Another Setback for Teacher Fired Over Premarital Sex

Catholic school fell under religious exception to anti-discrimination law: NJ supreme court
By Arden Dier,  Newser Staff
Posted Aug 17, 2023 7:32 AM CDT
Another Blow for Teacher Fired for Premarital Sex
It was a unanimous decision.   (Getty Images/BCFC)

New Jersey's Supreme Court has sided with a Catholic school that fired a pregnant teacher for having premarital sex. St. Theresa's in Kenilworth fired unmarried art teacher Victoria Crisitello in 2014, saying she'd violated an agreement to abide by Catholic law, which meant abstaining from premarital sex. Crisitello, who was engaged to be married, sued in response, citing state law prohibiting employment discrimination based on pregnancy and marital status. A lower court dismissed the case before an appellate court ruled in Crisitello's favor. On Monday, the state Supreme Court sided against Crisitello in a unanimous decision, stating that as a religious employer, the school fell under a religious exception to the anti-discrimination law, per the New Jersey Monitor.

According to the court, the school could indeed require its employees to follow the rules of the Catholic Church. "The uncontroverted fact is that St. Theresa's followed the religious tenets of the Catholic Church in terminating Crisitello," wrote Justice Lee Solomon, per the Monitor. He added Crisitello knew she was required to adhere to Catholic law as a condition of her employment and "knowingly violated Catholic law." The school said Crisitello had signed an agreement requiring employees to obey Catholic Church teachings when she started work as a part-time caregiver in 2011. Solomon said Crisitello voluntarily revealed her pregnancy to the school's principal when she was offered a full-time job as an art teacher in 2014.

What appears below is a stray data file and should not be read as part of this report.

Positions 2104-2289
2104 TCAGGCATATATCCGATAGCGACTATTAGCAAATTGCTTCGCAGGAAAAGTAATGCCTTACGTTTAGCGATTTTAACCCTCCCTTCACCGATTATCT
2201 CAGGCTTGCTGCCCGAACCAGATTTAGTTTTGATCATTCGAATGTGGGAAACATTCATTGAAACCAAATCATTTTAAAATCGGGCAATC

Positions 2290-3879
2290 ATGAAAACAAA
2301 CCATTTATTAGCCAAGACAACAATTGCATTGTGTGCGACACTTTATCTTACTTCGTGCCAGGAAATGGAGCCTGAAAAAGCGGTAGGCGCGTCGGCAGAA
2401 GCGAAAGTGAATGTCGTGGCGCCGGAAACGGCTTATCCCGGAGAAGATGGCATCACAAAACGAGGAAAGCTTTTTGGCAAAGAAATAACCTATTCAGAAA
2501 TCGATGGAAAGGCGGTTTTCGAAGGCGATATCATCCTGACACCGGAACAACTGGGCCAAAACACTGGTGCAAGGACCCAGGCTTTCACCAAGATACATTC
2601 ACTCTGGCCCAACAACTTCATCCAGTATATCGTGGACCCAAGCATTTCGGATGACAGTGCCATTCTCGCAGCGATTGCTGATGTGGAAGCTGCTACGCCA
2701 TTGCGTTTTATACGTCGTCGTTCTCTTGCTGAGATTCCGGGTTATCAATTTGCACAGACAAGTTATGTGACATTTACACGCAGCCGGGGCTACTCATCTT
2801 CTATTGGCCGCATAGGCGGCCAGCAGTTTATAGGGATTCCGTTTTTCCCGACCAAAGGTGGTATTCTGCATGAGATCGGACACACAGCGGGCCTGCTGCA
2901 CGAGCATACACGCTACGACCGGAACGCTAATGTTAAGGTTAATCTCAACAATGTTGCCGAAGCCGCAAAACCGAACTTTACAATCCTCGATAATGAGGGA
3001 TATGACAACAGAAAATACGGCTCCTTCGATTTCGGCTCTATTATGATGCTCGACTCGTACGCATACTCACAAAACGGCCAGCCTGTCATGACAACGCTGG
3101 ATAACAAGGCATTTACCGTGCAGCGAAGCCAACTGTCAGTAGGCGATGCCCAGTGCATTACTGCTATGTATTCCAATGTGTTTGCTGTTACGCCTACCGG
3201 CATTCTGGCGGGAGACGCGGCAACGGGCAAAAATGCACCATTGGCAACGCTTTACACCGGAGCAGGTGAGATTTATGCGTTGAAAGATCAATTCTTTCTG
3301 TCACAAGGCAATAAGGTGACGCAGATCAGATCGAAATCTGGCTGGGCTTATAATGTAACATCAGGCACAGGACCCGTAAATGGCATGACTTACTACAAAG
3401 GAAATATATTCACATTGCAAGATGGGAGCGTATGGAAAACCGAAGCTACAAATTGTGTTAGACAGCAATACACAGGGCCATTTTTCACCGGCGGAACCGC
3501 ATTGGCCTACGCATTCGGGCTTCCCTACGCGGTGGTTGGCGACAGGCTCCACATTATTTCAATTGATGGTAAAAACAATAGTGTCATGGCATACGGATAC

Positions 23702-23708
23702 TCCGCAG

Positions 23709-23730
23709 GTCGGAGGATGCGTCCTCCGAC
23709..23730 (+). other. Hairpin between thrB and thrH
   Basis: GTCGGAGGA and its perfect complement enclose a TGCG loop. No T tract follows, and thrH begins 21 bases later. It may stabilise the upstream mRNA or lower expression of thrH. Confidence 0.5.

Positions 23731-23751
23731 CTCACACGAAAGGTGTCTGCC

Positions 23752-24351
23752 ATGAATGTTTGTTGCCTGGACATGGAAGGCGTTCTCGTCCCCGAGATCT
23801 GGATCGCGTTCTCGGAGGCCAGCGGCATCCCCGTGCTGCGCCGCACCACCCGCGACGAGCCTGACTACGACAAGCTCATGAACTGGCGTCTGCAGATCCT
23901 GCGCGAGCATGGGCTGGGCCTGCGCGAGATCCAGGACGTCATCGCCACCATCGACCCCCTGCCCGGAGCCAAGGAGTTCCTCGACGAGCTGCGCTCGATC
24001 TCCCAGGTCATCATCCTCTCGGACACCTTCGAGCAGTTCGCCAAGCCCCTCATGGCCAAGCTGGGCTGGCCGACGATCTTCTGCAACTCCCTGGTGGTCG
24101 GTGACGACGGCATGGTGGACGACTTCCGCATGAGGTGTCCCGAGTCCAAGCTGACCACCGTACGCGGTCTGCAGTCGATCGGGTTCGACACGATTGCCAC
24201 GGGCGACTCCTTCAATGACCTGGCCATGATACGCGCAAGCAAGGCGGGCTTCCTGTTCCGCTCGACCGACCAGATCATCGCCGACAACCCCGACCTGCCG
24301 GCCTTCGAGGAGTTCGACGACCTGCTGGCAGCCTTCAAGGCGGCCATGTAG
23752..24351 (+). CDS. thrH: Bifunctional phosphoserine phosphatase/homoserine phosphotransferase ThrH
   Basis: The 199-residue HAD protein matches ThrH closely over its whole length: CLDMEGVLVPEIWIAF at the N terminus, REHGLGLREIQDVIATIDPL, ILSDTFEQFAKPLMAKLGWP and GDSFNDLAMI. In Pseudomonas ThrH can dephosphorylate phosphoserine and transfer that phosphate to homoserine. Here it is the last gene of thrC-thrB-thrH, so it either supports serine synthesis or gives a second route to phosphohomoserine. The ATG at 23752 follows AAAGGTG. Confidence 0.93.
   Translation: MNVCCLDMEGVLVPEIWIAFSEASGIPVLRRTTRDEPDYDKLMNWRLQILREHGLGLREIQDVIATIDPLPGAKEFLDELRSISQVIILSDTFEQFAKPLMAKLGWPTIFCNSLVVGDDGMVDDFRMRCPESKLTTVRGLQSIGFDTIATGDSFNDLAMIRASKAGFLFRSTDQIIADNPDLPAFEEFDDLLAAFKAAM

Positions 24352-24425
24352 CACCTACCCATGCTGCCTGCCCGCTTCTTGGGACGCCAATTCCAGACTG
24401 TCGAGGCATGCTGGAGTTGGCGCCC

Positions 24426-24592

A lawyer for the school applauded the court decision that "upheld the rights of religious employers to act consistent with their religious tenets." Crisitello's lawyer said the judgment meant that, moving forward, pregnant women would not be treated equally, per CNN. He added it would affect "all different types of religious entities that employ people," including hospitals. Katherine Franke, an expert in religious liberty law, tells the New York Times that the decision was expected, as New Jersey's law includes broader exceptions to religious employers than laws in other states. But she adds employers "not traditionally understood as religious entities" might now be inspired to discriminate against unmarried and pregnant women, those involved in interfaith marriages, as well as LGBTQ employees. (More state supreme court stories.)

Get the news faster.
Tap to install our app.
Install the Newser News app
in two easy steps:
1. Tap in your navigation bar.
2. Tap to Add to Home Screen.